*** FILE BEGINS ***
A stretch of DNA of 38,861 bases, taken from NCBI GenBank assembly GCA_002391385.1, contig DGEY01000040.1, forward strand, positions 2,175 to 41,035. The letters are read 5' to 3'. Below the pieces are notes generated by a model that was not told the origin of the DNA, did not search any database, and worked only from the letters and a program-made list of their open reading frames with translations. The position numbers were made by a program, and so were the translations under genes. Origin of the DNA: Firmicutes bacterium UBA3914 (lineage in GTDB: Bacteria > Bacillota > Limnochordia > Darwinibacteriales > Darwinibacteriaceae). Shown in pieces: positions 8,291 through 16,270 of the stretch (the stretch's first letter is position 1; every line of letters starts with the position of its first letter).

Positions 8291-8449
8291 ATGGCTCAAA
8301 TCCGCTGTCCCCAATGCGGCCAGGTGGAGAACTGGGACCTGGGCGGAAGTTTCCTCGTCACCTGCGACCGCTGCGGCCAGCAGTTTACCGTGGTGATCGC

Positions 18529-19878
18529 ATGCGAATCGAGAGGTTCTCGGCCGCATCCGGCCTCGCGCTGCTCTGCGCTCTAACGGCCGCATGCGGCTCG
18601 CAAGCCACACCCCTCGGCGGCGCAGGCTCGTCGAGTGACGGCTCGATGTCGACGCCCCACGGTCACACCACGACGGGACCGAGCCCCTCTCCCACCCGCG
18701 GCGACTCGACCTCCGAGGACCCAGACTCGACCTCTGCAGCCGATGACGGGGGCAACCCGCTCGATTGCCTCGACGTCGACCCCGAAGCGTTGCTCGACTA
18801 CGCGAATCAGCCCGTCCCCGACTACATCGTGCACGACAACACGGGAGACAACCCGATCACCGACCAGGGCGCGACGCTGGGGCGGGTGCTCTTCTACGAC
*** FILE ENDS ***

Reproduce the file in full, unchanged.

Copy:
A stretch of DNA of 38,861 bases, taken from NCBI GenBank assembly GCA_002391385.1, contig DGEY01000040.1, forward strand, positions 2,175 to 41,035. The letters are read 5' to 3'. Below the pieces are notes generated by a model that was not told the origin of the DNA, did not search any database, and worked only from the letters and a program-made list of their open reading frames with translations. The position numbers were made by a program, and so were the translations under genes. Origin of the DNA: Firmicutes bacterium UBA3914 (lineage in GTDB: Bacteria > Bacillota > Limnochordia > Darwinibacteriales > Darwinibacteriaceae). Shown in pieces: positions 8,291 through 16,270 of the stretch (the stretch's first letter is position 1; every line of letters starts with the position of its first letter).

Positions 8291-8449
8291 ATGGCTCAAA
8301 TCCGCTGTCCCCAATGCGGCCAGGTGGAGAACTGGGACCTGGGCGGAAGTTTCCTCGTCACCTGCGACCGCTGCGGCCAGCAGTTTACCGTGGTGATCGC

Positions 18529-19878
18529 ATGCGAATCGAGAGGTTCTCGGCCGCATCCGGCCTCGCGCTGCTCTGCGCTCTAACGGCCGCATGCGGCTCG
18601 CAAGCCACACCCCTCGGCGGCGCAGGCTCGTCGAGTGACGGCTCGATGTCGACGCCCCACGGTCACACCACGACGGGACCGAGCCCCTCTCCCACCCGCG
18701 GCGACTCGACCTCCGAGGACCCAGACTCGACCTCTGCAGCCGATGACGGGGGCAACCCGCTCGATTGCCTCGACGTCGACCCCGAAGCGTTGCTCGACTA
18801 CGCGAATCAGCCCGTCCCCGACTACATCGTGCACGACAACACGGGAGACAACCCGATCACCGACCAGGGCGCGACGCTGGGGCGGGTGCTCTTCTACGAC